-1

I was initially building on that question and answer (Using awk to sum the values of a column, based on the values of another column) but apparently I have to create a new question.

I have a tsv files with multiple columns. When the second column is empty, I would like to sum the corresponding values of the column 3. And when the column 2 is not empty (it has changing content that vary from a line to another) I would like to sum the corresponding values of the column 3. Example:

ColumnA ColumnB ColumnC
One              10
Little  STH      15
Red     XIV      55
Car              20

Output would be just: 30 and 70 Is it something possible? Can we tell: count when it's empty and count when it's not?

Thanks a lot for your help, Ben

Edit: I made up another table to replace the one I put as an image before: enter image description here

3
  • 1
    Yes it's possible but please add some properly-formatted text sample - do not use screenshots.
    – Anonymous
    Feb 24 '20 at 8:57
  • When I copy past the table it puts it into picture right away...
    – Ben
    Feb 24 '20 at 9:05
  • Idk why that'd be happening but you've got to figure out how to replace that picture with text as we need input we can test a potential solution using, and output we can "diff" our tool output against to see if it worked. I don't see the values in your output image anywhere in your sample input anyway though, so that's also a problem - the expected output you provide has to be the output you expect from the sample input you provide, not from some other input. Or is that image actually some different input and there's no expected output in your question? idk... please clean it up.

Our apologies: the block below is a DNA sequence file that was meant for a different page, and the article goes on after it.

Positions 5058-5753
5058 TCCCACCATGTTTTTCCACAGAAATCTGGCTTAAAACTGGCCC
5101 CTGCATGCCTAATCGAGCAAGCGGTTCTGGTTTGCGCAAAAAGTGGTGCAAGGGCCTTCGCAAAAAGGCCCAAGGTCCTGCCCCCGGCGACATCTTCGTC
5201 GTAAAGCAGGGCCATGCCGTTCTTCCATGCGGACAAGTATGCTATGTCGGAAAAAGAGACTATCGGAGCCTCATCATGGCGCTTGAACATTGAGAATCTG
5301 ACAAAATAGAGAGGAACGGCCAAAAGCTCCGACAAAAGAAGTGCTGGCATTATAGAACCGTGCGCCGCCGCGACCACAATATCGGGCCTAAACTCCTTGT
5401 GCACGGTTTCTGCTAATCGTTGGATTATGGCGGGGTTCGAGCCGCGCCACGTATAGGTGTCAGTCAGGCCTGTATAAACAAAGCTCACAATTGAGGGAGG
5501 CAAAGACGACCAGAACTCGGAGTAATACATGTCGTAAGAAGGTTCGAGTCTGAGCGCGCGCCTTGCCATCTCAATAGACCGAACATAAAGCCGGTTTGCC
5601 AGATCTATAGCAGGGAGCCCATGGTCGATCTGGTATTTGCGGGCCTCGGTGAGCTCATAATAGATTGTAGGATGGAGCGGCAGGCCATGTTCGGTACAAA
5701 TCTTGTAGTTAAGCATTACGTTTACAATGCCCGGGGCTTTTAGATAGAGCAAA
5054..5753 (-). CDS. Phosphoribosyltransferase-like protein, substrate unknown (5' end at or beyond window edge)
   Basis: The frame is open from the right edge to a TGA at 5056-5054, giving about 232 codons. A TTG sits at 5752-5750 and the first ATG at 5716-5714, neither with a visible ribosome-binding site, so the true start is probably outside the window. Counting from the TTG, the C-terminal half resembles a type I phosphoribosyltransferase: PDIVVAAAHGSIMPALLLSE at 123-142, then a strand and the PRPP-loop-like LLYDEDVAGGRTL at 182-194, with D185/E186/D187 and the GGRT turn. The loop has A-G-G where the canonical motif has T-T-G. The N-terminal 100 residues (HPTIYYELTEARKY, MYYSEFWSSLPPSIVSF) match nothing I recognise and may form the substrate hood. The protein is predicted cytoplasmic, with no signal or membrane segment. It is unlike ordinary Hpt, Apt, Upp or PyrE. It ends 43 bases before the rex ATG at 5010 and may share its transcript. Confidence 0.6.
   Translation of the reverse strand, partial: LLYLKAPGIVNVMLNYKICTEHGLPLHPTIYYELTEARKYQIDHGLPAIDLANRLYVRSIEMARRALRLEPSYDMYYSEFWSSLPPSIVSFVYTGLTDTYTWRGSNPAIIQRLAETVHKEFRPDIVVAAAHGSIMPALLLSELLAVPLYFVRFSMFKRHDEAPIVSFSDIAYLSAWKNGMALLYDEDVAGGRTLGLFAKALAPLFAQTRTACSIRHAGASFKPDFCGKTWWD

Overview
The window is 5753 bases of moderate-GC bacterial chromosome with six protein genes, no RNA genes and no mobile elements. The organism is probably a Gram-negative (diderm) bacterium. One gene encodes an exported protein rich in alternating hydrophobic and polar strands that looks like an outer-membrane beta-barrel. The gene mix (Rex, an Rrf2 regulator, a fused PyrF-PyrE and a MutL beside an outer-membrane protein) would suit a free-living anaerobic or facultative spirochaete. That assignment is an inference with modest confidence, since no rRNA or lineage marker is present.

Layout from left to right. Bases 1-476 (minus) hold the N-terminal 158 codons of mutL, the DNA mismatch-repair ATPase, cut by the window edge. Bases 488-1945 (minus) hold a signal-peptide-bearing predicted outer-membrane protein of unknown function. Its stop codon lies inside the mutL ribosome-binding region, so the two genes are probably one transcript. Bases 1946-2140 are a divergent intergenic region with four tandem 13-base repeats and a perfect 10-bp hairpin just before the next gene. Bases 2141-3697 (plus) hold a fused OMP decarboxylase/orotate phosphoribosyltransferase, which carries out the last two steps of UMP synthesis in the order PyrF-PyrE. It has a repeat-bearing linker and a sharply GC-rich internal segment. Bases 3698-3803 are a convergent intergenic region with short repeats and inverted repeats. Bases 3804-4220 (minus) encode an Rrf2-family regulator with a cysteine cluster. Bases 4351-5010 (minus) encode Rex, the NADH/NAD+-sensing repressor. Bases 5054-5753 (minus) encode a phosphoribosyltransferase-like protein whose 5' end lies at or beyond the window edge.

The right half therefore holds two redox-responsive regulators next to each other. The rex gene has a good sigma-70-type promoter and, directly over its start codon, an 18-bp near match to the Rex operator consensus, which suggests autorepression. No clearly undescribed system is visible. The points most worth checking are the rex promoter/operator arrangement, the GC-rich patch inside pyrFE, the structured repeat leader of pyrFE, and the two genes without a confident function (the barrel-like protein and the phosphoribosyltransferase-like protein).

– Ed Morton
    Feb 24 '20 at 14:54
1

You can use awk arrays indexed by the condition to be met, and then print all values in the array, for example:

awk 'BEGIN {FS = "\t"}; NR>1 {sum[$2!=""] += $3}; END{for (i in sum) print i, sum[i]}' test.tsv 

the sum array would contain the two values, sum[false] or sum[0] for the sum of the values that don't meet the condition and sum[true] or sum[1] for the values that meet the condition.

Output, using your example:

0 30
1 70
1
  • The drawback with your response is that, without actually looking at the first file record, you can never know whether the first of your print-out lines (i=0) is for an empty second column value or a non-empty one. Easy enough to fix of course, but then you get ever so close to Shawn's answer...
    – Cbhihe
    Feb 24 '20 at 18:36
1

Something like

awk 'BEGIN { FS=OFS="\t" }
     NR > 1 && $2 == "" { empty += $3 }
     NR > 1 && $2 != "" { full += $3 }
     END { print "Empty", empty; print "Text", full }' input.tsv

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